Richard Espinosa, a Police Officer with the Albuquerque Police Department, who testified that: he participated in Operation Gooseneck in an undercover capacity as a welder; the operation was initiated after the Albuquerque Police Department recovered a gooseneck trailer "and through this recovery they received the information on various people involved in heavy equipment thefts, and at that time they decided to open up the store (undercover welding business)"; he accompanied Officer Wroten and Langston to Langston's property where a D-3 Caterpillar was hidden; "Langston stated that his boys, meaning Bernie Montgomery and Arthur Apodaca, had put some paint remover on the D-3 to discolor the D-3"; Langston also showed them some other equipment stolen from J&H Supply Company, located next to a church, which had the same distinctive blue coloring as the Caterpillar; Montgomery and Apodaca trucked the Caterpillar to El Paso, Texas; on June 14, 1976, he and Officer Wroten met with Montgomery who related to them that he could steal a new Kenworth or Peterbilt and sell it to Wroten for $2,000; later Montgomery told them he had a Peterbilt located in El Paso, Texas, which he had painted with black paint to discolor the decal on the truck and that Montgomery "reached up with his hands and said 'I still have black paint on me' "; Apodaca later related that he and Freddie Herrera "ripped off the truck"; he and Officer Wroten later took delivery of the truck.


The Government identified the stolen vehicles by means of testimony and photographs.


Montgomery did not testify. He did, however, call two defense witnesses:


Robert Montoya, an officer with the Bernalillo County Sheriff's Department, who testified that: he had met Montgomery once at a bar; Montgomery talked about the "low fencing operation" being operated out of Louie's Garage (the undercover business); Montgomery's conversation of the "low fencing operation" was not consistent with somebody who was engaged in criminal conduct themselves. On cross-examination Montoya indicated that he did not report Montgomery's discussion to the authorities; that he figured the discussion "might have been a crank thing"; and that "You hear so much of that stuff. I told him to notify the proper authorities."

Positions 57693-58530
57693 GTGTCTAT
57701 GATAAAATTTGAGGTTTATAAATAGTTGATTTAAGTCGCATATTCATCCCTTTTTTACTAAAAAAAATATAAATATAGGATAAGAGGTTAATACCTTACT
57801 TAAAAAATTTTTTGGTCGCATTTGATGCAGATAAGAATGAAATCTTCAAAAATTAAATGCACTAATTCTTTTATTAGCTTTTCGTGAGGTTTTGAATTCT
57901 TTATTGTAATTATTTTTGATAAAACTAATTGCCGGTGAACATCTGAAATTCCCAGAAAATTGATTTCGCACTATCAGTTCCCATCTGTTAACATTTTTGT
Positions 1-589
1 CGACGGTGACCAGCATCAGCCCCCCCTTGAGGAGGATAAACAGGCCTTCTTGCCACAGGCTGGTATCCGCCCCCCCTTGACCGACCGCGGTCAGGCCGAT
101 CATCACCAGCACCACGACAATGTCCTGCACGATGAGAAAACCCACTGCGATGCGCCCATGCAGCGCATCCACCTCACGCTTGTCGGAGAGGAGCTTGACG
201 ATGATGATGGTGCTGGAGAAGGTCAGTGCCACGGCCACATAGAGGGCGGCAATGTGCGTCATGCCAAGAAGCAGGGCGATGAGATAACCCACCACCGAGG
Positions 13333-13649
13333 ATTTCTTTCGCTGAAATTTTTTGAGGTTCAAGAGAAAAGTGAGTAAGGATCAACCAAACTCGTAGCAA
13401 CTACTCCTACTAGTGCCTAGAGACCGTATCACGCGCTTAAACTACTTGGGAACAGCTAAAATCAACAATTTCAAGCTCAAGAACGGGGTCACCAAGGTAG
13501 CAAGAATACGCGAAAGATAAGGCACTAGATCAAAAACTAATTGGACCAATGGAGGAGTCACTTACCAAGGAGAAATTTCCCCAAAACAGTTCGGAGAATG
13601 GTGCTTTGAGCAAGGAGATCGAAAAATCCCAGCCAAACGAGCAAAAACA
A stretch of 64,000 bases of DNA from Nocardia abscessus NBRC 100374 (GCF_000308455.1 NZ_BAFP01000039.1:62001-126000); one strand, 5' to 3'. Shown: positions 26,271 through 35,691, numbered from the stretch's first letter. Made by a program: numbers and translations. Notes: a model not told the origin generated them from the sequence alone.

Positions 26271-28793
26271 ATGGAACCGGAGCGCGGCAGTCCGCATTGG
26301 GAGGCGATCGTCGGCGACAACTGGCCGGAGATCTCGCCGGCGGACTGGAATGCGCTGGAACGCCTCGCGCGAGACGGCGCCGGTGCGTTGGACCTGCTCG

Fred Herrera, a co-defendant who had entered a plea of guilty to aiding and abetting, testified that he and Arthur Apodaca told Montgomery that the Peterbilt had belonged to Arthur's deceased father. On cross-examination, the Government's Exhibit 12 was admitted into evidence. Exhibit 12 was a prior statement by Herrera that "I have no information or knowledge that would tend to exonerate Bernard Montgomery on the charges contained in the indictment."


Herrera's testimony was interrupted for an In camera discussion relating to Defendant's Exhibit B, a notarized letter written by Apodaca to Montgomery on or about August 9, 1976, several months after the Peterbilt was stolen, which Herrera had previously seen. Although the letter was not included in the record on appeal, its content, as gleaned from the record (R., Vol. IV, pp. 386-390) constitutes Apodaca's apology to Montgomery for lying to Montgomery about the ownership of the truck because as a result of the lie Montgomery was not aware that the truck was stolen. The trial court denied the admission of the letter in evidence both because it was hearsay (Apodaca was then still at large) and because it had been written "long after the conspiracy, if any, had expired." (R., Vol. IV, p. 389.)


At the conclusion of Herrera's testimony, Montgomery rested his case. Thereafter, as noted, Supra, Montgomery was convicted by the jury on all five counts charged.